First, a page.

by senior Olivia Kolterman Twenty high school journalism students will be traveling to the national convention in Dallas November 15-19th. The students will be attending the largest convention for high school journalists, hosted by the National Scholastic Press Association and […]
by Sophomore Brooke Busch The Iowa High School Press Association (IHSPA) awarded the Hudson High School journalism students with top honors. The 2016-2017 high school newspaper staff received the first ever “All Iowa News Team of the Year” award and […]
by senior Olivia Kolterman This year three Hudson electives plan to attend further enhance their learning by traveling outside of the state. From October 24 – October 28, 19 current Hudson Future Farmers of America students, along with Hudson Class […]
by senior Caleb McCullough The Pirate Press newspaper staff received an email of a lifetime October 17th from former President Barack Obama. In preparation for the October issue’s feature on race relations at Hudson, seniors Hailey Elder and Abby Lashbrook […]
During the 2016-2017 school year the High School Industrial Tech dept was contacted about building a garden shed. Mr. Liekweg thought this would be a great opportunity for the Construction Trades class to learn about the building process. The class was given […]
The 7th and 8th grade technology exploratory just wrapped up its six week session with our fall newscast. The newscast highlights all of the activities currently going on within the junior high. The video is in its 5th season of […]
Voss Blog Log
Education in Iowa Public Schools
Dr. Anthony D. Voss, Superintendent of Schools
Yes, the salary wasn't a lot but I was thrilled that someone was actually going to pay me to do something I loved to do! My first teaching contract: $18,100! We were paid twice a month, so my take home pay was around $572 (it's weird that I still remember that). Obviously this was not a lot by today's standards (well not a lot by yesterday's standards either), but at first it was enough to pay the rent and have a few bucks left to buy some groceries. About six months later the student loan payments began and it just wasn't enough. But I was living the dream, so I managed to make it work.
|Of the 10 new teachers at Hudson this year, |
5 are brand new to the profession.
Now that we are midway through the month of November, I am taking time to visit with each of our new teachers to see if the newness is starting to wear off. So far, I like what I am seeing and hearing. They are beginning to settle into their roles and have had great experiences with mentors, students and parents. A common theme throughout our conversation is an appreciation of all the support they are receiving from the staff.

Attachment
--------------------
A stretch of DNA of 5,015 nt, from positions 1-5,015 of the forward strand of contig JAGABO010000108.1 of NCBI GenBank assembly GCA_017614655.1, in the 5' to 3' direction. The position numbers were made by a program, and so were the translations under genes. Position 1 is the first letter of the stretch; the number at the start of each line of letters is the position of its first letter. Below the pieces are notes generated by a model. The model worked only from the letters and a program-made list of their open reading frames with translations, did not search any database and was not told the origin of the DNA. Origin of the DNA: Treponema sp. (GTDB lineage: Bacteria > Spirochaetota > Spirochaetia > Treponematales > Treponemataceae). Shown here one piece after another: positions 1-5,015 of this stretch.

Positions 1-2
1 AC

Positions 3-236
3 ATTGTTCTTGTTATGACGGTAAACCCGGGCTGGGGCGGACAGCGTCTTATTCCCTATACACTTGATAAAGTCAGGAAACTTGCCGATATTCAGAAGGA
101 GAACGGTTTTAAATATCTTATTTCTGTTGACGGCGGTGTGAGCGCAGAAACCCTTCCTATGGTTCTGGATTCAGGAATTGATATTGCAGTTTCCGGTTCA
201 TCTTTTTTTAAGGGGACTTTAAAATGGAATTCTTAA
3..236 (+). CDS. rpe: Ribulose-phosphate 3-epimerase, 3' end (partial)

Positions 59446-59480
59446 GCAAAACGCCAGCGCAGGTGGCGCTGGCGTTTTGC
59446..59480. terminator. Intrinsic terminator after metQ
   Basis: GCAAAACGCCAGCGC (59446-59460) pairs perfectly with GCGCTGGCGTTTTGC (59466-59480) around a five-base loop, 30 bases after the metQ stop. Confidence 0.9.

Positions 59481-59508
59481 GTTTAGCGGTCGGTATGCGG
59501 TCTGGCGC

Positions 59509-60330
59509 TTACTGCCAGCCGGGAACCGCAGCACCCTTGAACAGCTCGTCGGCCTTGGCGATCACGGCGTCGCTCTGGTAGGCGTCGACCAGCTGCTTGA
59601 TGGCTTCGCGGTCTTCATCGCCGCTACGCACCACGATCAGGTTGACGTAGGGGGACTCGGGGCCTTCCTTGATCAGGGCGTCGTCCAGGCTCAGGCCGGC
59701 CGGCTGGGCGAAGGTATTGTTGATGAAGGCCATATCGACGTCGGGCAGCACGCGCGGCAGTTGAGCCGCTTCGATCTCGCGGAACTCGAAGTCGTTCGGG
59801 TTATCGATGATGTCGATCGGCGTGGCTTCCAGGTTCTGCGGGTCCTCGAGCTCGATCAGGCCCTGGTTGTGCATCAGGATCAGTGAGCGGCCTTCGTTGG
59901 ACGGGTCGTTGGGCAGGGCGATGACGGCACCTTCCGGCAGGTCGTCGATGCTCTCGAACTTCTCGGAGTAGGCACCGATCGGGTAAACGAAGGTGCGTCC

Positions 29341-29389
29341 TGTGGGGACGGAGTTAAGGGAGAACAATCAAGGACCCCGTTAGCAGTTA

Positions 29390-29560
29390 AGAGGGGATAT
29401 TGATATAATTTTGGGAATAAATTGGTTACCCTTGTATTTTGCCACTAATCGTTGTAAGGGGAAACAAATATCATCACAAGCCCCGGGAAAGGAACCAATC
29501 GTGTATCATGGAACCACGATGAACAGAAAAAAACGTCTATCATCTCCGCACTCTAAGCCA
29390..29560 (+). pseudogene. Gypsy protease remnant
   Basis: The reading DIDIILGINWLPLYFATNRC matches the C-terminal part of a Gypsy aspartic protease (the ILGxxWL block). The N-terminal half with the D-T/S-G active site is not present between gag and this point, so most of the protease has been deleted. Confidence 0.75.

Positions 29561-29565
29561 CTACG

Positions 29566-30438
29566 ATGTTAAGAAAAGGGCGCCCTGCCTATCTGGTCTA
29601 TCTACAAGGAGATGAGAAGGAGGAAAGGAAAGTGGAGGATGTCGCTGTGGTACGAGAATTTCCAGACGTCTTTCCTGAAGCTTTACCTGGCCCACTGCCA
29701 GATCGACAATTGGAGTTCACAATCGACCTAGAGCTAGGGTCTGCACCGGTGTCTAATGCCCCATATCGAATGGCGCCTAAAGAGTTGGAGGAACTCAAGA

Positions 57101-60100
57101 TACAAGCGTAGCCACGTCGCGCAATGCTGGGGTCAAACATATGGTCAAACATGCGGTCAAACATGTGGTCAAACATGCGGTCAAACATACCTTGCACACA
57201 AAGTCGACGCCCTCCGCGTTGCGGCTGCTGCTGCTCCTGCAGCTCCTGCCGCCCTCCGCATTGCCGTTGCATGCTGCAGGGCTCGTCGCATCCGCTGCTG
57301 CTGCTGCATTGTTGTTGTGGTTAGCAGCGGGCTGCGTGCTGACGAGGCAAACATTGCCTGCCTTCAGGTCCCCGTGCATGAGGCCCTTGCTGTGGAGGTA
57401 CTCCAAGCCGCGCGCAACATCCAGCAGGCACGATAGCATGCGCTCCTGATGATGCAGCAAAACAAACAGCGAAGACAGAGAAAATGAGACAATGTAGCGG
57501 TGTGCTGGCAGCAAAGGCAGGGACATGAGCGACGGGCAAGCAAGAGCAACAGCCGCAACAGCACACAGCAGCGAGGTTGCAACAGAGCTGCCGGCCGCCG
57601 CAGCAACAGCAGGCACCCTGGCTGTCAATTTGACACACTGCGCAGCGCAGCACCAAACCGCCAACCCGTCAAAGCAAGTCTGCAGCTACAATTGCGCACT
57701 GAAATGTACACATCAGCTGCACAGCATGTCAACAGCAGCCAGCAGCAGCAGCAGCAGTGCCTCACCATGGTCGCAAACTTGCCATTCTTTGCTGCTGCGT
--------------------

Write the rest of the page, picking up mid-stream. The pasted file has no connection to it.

What wasn't surprising, but nevertheless important were comments about the heavy workload. While there was an acknowledgement that evenings would be spend correcting papers, planning lessons, and analyzing data; the amount of time spent on these tasks is surprising to the new teacher. Others shared how surprising it is that technology plays such an important role in the day to day operation of school, from communicating with teachers and parents, to delivering instruction and administering grades. These teachers also have shared that some of the best things that have happened to them this year are those moments when they see the hard work beginning to pay off, and the relationships they are developing with students and colleague.
As discussed last week, if there is a looming teacher shortage it is important that we do what we can to attract and retain our talent. Now that we have them here, making sure they have the support and resources they need is but one part of ensuring we are able to keep them here.
|Teachers participate in professional development led by|
Hudson instructional coach.
Mobility is an issue as well in Iowa. Once we get them here, we need to keep them here! Around 6.7% of teachers change schools each year and 18.9% change schools in a five-year span. So for us, it is not only about attracting talent, but it is about retaining those teachers once we have them in our classrooms. Next week we'll talk about steps we are taking to mitigate this potential shortage and make certain we continue to employ very high-quality educators.